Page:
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Association proceeded to select Marlin for next place of meeting, and to elect officers for the ensuing year, Superintendent J. W. Hopkins, of Galveston, being elected President.
The Association then adjourned, having held a session admirably adapted, by the conjunction of happy circumstances, to promote good fellowship among the various elements most deeply concerned in the cause of education in Texas.
L. M. C.
An interesting and stimulating document is the recent Bulletin of the University of Missouri, by President R. H. Jesse, entitled “What the
University Has Done for Missouri.” With his record A Stimulating
of the past President Jesse couples certain remarks Example.
concerning some of the lines along which the University should work in the future-remarks as applicable to Texas as to Missouri. Indeed conditions in Missouri and Texas are so similar and the course traveled by the University of Missouri so nearly that which The Uni. versity of Texas must travel that we are moved to reprint certain passages from the Bulletin. What the University of Missouri has done and aims to do The University of Texas can certainly do also, seeing that Texas has about the same population as Missouri, nearly four times the area, about the same aggregate wealth, and far greater resources.
"Eleven years ago there were not in all the State more than 6 high schools that were preparing students to meet the present requirements of this University. Now there are 113. This is astounding growth in eleven years. While there have been other causes for this progress, by far the greatest single cause has been the strenuous influence of the University.
“But there has been an increase not only in the number of good high schools but also in the enrollment of pupils in them. In 1891 there were not more than 5,000 pupils in good high schools in all Missouri; there are more than 30,000 now. While there have been many causes for this increase, by far the greatest single cause has been the untiring labors of the University in behalf of the public schools.
“We have maintained summer schools for the better training of teachers. We have kept in the field constantly an Examiner who has spent his time visiting high schools and teachers' institutes. Guided by his reports, the officers of the University advise and encourage the schools to equip their laboratories, to furnish their libraries, to increase the staff of teachers, to lengthen the course of study, and to make the work in every respect first class. Nearly a fourth of the President's time is given to correspondence with the officers of high schools. Largely as a result of the labors of the University the number of good high schools has increased in 11 years from 6 to 113 and the enrollment of pupils in them from about 5,000 to more than 30,000.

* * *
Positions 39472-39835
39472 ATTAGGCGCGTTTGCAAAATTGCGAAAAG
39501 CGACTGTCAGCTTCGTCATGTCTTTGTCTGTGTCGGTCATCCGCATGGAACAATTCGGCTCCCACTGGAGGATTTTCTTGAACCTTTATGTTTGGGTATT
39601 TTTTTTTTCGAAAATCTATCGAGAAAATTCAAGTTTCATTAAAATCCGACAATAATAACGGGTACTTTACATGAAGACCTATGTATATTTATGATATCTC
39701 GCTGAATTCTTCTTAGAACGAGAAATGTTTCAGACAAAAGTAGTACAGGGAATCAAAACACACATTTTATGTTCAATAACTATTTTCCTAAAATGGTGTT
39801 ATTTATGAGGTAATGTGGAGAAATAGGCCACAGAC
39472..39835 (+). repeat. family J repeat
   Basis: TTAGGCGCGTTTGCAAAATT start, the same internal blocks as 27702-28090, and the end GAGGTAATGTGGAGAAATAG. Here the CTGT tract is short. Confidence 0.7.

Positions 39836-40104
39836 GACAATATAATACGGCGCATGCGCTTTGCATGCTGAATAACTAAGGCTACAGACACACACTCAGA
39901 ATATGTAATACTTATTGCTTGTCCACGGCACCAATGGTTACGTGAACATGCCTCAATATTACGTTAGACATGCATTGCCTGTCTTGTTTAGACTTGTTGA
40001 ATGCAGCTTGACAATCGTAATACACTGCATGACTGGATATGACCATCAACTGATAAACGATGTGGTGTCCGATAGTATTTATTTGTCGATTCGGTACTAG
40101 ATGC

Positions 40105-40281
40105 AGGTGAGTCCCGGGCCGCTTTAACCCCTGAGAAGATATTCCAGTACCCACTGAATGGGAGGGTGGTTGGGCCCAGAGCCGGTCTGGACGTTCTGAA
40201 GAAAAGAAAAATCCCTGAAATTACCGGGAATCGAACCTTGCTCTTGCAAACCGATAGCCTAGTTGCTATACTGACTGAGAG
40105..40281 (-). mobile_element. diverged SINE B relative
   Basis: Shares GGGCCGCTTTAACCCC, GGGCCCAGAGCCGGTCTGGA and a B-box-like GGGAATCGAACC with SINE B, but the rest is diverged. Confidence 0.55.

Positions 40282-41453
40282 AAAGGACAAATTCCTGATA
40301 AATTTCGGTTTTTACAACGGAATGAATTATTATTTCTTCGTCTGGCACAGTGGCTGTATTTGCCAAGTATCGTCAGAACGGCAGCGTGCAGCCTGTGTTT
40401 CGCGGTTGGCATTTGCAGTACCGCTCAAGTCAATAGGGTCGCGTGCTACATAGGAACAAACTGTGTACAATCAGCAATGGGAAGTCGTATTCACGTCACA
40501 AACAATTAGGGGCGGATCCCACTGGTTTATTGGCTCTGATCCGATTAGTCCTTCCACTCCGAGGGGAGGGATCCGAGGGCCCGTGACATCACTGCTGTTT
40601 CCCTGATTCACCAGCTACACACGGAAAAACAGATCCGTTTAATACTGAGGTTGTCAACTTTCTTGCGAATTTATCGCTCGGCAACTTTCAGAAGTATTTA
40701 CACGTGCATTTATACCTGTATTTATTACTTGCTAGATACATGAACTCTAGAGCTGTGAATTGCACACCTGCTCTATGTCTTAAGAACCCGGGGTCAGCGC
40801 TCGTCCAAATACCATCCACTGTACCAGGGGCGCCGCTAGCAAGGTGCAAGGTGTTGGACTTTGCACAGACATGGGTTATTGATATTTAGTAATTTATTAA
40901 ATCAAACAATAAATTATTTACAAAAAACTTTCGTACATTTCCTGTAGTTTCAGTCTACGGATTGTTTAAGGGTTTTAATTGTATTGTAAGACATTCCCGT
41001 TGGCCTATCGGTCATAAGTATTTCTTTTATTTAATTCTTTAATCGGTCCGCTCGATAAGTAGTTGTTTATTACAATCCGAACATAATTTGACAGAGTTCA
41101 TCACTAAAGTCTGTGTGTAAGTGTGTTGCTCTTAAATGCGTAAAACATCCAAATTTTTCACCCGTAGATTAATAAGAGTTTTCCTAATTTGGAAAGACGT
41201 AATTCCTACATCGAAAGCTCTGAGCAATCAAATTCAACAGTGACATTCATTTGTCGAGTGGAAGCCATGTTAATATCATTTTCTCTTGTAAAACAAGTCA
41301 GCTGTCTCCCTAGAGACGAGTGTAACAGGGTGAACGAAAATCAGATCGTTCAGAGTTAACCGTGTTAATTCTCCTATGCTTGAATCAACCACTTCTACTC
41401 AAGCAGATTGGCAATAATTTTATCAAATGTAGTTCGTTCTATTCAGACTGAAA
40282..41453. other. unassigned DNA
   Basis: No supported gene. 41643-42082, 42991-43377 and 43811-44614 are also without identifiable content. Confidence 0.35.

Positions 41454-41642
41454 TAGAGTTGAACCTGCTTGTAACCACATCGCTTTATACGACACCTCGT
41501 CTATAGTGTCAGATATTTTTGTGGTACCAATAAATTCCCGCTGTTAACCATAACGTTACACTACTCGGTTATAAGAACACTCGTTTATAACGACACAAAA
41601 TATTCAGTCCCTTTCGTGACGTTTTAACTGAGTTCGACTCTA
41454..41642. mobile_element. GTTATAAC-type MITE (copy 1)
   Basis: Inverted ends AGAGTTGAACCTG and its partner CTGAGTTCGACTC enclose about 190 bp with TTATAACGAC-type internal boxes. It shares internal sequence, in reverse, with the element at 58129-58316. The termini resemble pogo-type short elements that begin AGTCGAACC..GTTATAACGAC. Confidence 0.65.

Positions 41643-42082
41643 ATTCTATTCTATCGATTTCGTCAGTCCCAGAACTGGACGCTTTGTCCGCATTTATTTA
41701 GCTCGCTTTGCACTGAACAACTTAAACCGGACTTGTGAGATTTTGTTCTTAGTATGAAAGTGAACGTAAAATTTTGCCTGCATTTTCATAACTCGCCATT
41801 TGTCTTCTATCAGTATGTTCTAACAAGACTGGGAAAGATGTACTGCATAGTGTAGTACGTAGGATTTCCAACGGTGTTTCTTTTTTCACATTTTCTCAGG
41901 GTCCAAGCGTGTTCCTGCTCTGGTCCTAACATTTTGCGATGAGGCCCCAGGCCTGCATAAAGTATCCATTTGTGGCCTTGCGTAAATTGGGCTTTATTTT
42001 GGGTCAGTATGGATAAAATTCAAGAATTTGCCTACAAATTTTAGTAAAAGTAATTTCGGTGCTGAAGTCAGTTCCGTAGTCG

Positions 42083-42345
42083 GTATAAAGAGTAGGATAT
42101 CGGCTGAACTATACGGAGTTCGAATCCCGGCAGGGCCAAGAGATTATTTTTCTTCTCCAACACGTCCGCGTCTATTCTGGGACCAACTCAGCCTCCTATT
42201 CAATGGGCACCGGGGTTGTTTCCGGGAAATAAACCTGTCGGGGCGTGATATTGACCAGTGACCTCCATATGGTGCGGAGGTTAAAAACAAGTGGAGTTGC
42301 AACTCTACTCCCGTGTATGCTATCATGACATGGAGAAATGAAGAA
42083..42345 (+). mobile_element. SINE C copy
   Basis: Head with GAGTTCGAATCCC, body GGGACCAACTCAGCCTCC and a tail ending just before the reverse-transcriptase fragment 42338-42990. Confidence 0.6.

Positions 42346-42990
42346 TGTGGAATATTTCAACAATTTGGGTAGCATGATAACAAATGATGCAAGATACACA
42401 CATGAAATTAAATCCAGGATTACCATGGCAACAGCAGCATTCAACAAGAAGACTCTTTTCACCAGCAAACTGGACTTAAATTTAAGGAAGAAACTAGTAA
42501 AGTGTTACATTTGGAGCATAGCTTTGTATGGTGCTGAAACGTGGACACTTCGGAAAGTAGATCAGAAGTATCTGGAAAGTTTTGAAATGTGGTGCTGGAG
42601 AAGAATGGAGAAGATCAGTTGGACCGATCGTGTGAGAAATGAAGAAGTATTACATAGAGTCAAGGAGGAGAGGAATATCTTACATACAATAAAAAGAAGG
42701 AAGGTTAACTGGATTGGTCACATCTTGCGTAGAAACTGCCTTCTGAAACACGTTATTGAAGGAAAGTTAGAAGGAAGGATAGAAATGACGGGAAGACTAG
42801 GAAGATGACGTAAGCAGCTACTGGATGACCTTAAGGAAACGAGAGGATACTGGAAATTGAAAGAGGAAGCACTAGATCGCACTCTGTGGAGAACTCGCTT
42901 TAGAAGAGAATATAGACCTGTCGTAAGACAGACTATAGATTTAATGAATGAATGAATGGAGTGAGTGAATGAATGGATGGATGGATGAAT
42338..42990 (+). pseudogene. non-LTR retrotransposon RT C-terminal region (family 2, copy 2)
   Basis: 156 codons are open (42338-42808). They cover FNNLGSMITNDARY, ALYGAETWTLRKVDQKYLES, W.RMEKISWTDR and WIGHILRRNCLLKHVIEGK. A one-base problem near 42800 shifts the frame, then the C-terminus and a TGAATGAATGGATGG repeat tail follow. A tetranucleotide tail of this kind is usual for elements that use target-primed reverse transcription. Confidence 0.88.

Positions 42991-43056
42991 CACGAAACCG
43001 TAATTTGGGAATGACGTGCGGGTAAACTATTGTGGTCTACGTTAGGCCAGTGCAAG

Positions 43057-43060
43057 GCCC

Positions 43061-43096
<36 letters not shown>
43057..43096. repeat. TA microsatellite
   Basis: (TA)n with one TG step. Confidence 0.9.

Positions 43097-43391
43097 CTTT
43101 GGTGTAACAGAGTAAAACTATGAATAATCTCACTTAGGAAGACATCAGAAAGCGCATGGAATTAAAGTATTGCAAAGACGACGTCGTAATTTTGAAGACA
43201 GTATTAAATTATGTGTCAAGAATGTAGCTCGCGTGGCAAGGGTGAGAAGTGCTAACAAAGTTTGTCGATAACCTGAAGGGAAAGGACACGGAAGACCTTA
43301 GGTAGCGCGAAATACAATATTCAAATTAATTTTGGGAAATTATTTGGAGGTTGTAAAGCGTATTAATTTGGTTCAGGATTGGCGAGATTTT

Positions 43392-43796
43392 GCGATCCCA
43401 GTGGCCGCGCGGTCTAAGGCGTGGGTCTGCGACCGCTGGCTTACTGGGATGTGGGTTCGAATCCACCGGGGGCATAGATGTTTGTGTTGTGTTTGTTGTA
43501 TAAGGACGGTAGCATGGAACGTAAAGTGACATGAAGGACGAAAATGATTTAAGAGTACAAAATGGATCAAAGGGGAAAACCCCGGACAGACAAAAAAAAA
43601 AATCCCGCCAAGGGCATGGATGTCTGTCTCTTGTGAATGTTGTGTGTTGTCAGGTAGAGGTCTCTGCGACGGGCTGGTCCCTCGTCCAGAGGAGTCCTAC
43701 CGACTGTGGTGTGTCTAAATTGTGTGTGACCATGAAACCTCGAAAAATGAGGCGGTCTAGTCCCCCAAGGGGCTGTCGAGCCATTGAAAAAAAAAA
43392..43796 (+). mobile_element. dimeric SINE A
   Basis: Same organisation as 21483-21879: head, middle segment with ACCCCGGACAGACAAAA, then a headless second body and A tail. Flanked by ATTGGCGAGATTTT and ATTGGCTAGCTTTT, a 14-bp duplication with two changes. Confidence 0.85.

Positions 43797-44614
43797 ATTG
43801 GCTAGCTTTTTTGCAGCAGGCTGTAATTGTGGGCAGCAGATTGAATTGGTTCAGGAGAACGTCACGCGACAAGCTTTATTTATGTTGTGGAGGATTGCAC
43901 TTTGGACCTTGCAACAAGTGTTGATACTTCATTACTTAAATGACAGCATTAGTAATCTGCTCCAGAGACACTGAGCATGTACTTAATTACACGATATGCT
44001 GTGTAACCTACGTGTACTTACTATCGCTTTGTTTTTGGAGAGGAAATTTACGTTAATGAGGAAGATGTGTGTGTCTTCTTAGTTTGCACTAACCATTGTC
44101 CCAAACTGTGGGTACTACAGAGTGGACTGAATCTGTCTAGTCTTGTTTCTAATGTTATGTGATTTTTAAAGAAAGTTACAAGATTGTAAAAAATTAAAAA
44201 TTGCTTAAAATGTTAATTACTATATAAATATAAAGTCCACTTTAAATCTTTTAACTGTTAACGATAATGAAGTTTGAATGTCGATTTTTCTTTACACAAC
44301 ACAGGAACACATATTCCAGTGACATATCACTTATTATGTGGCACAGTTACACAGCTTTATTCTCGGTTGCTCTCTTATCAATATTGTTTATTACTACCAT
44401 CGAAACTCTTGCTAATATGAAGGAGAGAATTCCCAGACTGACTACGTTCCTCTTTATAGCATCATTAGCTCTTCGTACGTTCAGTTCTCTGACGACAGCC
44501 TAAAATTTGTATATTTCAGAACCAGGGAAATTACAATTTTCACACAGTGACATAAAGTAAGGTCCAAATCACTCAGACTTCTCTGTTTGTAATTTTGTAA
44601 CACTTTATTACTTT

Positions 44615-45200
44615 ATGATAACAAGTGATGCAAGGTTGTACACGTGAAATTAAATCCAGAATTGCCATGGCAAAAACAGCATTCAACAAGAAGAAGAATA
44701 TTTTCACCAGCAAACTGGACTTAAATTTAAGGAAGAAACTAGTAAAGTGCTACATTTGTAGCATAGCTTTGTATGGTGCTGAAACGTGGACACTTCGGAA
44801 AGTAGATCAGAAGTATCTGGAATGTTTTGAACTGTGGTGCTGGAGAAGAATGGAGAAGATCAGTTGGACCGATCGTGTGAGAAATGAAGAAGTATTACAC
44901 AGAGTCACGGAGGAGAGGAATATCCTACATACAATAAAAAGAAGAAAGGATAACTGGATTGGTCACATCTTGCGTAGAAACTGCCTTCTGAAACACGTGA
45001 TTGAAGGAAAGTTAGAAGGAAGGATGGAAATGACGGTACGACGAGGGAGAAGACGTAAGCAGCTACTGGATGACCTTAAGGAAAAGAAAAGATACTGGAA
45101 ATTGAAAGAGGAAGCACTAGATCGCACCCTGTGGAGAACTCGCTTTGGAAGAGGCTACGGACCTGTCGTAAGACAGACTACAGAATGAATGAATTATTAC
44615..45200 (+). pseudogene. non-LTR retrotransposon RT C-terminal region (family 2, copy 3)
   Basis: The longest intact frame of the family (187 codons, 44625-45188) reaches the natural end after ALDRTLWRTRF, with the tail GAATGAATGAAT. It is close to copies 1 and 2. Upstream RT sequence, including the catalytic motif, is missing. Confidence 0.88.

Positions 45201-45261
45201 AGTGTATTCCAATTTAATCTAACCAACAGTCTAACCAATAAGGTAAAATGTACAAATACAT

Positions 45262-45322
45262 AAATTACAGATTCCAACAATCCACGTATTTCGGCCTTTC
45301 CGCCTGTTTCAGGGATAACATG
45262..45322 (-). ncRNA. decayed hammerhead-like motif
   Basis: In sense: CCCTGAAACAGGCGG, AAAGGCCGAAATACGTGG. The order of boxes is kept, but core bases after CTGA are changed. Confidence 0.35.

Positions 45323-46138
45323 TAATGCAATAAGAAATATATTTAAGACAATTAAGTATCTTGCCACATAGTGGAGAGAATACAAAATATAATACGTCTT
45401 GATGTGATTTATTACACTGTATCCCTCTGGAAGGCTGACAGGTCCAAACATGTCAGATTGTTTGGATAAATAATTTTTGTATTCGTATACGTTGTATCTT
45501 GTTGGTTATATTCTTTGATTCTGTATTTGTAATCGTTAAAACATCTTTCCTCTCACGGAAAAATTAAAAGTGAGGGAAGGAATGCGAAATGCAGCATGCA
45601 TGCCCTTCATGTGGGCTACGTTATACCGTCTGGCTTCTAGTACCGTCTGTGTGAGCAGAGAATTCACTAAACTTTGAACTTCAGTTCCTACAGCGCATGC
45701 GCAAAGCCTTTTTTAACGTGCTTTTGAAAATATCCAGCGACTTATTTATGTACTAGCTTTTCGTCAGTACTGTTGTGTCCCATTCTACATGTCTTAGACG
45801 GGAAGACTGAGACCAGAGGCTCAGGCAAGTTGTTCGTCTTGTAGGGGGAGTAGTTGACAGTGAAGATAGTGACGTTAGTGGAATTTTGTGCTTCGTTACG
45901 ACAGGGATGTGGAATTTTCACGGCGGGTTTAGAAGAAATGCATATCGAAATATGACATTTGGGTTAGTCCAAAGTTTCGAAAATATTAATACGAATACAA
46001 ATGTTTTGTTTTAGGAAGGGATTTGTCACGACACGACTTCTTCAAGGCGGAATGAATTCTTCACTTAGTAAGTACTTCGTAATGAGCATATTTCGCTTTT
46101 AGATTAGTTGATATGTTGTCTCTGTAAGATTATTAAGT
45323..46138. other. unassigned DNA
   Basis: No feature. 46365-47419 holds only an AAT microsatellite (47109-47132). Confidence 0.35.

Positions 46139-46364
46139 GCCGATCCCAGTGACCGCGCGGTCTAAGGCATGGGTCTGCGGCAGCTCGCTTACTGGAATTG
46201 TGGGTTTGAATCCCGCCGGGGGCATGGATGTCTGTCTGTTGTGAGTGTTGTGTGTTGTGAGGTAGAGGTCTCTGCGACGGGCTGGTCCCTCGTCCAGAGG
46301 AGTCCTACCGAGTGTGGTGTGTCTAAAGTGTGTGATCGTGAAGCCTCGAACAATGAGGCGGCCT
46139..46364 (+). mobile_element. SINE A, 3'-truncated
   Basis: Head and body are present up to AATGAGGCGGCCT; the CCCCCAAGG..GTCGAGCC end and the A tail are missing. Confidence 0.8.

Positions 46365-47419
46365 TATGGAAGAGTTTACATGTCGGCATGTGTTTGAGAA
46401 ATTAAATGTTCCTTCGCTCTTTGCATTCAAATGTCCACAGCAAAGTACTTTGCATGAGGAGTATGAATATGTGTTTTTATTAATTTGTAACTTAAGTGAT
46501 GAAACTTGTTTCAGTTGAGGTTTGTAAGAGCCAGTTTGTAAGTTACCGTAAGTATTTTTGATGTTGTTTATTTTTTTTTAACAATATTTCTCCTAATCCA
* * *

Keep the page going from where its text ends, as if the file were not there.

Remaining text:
“But the improvement of the high schools means the improvement of the district schools below them. The attempt to build up good district schools without good high schools above them has been tried far and wide and always disastrously. New York City tried it for a number of years but finally established high schools because dry-rot was striking the seventh and eighth grades of the district schools. St. Louis has just established two more high schools that there may be a stronger pull upward upon her ward schools. When, therefore, in 11 years the number of really good high schools in Missouri has increased from 6 to 113, who can estimate the resulting improvement in the district schools? If the University has been the most potent factor in the improvement of the high schools should she not be credited, in large measure, with such improvement of the district schools as has come from that of the high schools ?
"I wish heartily that the State would give her aid to the establishment of rural high schools in which should be taught agriculture, horticulture, entomology, botany, manual training, and domestic economy, as well as languages, mathematics, sciences, history, and English. In my opinion the greatest educational problem before Missouri today is how to develop, through State aid and local aid and county aid, a great system of rural high schools—literary, scientific and industrial.
“Not the least contribution of the University to the State has been in the raising of standards in education. We have held aloft the idea that no col. lege or university ought to maintain on its campus a preparatory department. The mixture of a college and an academy in one institution is most unwholesome. By abolishing its preparatory department and by raising the standards of admission so that a student must have a good high school education to enter any department at Columbia or at Rolla, the University has set in higher education an example that, sooner or later, will be substantially followed by every real college in the State.
“The University requires a high school education as a preparation for Law or Medicine. All sound thinkers on education are agreed that it is. unfortunate for these professions to admit to them men who have not had proper academic training. After the student has entered the University, we require three years of study for a Law diploma, and four years of nine months each for a Medical diploma, The University has introduced into the State the idea that medical laboratories of Anatomy, Histology, Physiology, Physiological Chemistry, Pharmacology, Hygiene, Bacteriology and Pathology should be filled by men, supported by salaries, who give their whole time to reading, writing, teaching and research, and who do not practice at all. This idea is being adopted gradually by the other medical schools of the State. The greatest contribution of the University to education in Law and in Medicine has been through the raising of the standards of education in these professions.
“In the summer of 1900, the University at its own expense made a complete survey of all the water power in South Missouri, publishing the results in a bulletin which was circulated widely among manufacturers. We showed where there was water power and how it could be carried over electric wires to the nearest railroad station.
“In 1901, the University sent an officer to every important coal mine in Missouri, to take samples-neither the best nor the worst—for analysis in our laboratories. The geological surveys had shown where the coal beds were and the thickness of the veins, but nobody had yet tested the steam producing power of Missouri coals in comparison with those of other States. This work, done thoroughly by the University, was published in a bulletin which was scattered widely among manufacturers.